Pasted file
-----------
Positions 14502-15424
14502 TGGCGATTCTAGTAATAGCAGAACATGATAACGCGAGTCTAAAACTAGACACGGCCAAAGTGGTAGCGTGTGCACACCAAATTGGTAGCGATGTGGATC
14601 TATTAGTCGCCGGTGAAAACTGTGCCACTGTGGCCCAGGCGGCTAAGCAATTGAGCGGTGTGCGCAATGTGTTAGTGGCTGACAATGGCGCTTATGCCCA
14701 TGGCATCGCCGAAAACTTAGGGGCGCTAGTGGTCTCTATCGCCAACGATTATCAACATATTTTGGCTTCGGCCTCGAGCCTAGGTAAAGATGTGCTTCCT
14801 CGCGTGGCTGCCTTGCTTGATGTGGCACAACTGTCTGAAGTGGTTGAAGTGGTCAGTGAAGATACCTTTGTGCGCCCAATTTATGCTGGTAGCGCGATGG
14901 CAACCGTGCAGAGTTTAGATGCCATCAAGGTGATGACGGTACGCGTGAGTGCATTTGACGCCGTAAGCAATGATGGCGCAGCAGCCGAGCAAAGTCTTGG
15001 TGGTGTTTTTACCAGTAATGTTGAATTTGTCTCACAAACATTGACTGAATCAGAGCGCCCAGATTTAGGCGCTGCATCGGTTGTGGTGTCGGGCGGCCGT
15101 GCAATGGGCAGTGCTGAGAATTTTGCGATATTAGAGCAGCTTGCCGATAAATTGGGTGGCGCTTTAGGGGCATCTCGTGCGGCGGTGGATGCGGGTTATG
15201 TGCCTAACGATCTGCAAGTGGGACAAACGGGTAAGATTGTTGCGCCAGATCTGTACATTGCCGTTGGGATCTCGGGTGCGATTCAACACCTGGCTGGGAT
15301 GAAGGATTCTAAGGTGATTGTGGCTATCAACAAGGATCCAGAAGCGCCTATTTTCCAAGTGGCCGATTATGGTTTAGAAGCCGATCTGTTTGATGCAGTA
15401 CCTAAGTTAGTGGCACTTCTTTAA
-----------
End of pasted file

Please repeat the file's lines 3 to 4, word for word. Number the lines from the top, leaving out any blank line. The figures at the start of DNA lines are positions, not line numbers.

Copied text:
14601 TATTAGTCGCCGGTGAAAACTGTGCCACTGTGGCCCAGGCGGCTAAGCAATTGAGCGGTGTGCGCAATGTGTTAGTGGCTGACAATGGCGCTTATGCCCA
14701 TGGCATCGCCGAAAACTTAGGGGCGCTAGTGGTCTCTATCGCCAACGATTATCAACATATTTTGGCTTCGGCCTCGAGCCTAGGTAAAGATGTGCTTCCT